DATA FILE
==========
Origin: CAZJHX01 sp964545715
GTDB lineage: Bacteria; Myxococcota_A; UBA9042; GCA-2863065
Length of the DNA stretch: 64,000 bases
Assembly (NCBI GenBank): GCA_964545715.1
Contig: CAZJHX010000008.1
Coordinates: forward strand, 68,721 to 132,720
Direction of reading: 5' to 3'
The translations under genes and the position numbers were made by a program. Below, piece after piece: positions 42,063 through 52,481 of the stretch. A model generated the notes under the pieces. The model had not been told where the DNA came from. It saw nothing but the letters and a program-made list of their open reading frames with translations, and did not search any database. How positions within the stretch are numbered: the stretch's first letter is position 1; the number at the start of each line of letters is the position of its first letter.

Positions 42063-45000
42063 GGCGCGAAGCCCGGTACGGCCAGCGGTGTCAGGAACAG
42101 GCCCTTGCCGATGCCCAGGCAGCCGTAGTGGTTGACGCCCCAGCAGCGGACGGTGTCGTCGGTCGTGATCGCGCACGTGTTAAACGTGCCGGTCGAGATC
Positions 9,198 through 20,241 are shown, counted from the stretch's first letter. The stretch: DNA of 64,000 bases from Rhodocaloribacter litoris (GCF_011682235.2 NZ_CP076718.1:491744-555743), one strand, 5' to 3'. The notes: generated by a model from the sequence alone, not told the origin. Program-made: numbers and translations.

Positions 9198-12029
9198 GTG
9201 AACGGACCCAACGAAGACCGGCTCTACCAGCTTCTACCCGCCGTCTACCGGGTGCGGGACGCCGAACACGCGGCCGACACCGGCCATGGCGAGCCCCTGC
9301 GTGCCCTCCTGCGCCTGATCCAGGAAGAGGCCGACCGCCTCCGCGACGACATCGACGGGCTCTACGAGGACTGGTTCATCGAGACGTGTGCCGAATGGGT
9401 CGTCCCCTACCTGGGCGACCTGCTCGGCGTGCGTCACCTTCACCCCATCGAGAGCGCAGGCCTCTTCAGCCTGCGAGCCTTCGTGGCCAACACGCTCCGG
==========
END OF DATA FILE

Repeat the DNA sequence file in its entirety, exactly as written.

Origin: CAZJHX01 sp964545715
GTDB lineage: Bacteria; Myxococcota_A; UBA9042; GCA-2863065
Length of the DNA stretch: 64,000 bases
Assembly (NCBI GenBank): GCA_964545715.1
Contig: CAZJHX010000008.1
Coordinates: forward strand, 68,721 to 132,720
Direction of reading: 5' to 3'
The translations under genes and the position numbers were made by a program. Below, piece after piece: positions 42,063 through 52,481 of the stretch. A model generated the notes under the pieces. The model had not been told where the DNA came from. It saw nothing but the letters and a program-made list of their open reading frames with translations, and did not search any database. How positions within the stretch are numbered: the stretch's first letter is position 1; the number at the start of each line of letters is the position of its first letter.

Positions 42063-45000
42063 GGCGCGAAGCCCGGTACGGCCAGCGGTGTCAGGAACAG
42101 GCCCTTGCCGATGCCCAGGCAGCCGTAGTGGTTGACGCCCCAGCAGCGGACGGTGTCGTCGGTCGTGATCGCGCACGTGTTAAACGTGCCGGTCGAGATC
Positions 9,198 through 20,241 are shown, counted from the stretch's first letter. The stretch: DNA of 64,000 bases from Rhodocaloribacter litoris (GCF_011682235.2 NZ_CP076718.1:491744-555743), one strand, 5' to 3'. The notes: generated by a model from the sequence alone, not told the origin. Program-made: numbers and translations.

Positions 9198-12029
9198 GTG
9201 AACGGACCCAACGAAGACCGGCTCTACCAGCTTCTACCCGCCGTCTACCGGGTGCGGGACGCCGAACACGCGGCCGACACCGGCCATGGCGAGCCCCTGC
9301 GTGCCCTCCTGCGCCTGATCCAGGAAGAGGCCGACCGCCTCCGCGACGACATCGACGGGCTCTACGAGGACTGGTTCATCGAGACGTGTGCCGAATGGGT
9401 CGTCCCCTACCTGGGCGACCTGCTCGGCGTGCGTCACCTTCACCCCATCGAGAGCGCAGGCCTCTTCAGCCTGCGAGCCTTCGTGGCCAACACGCTCCGG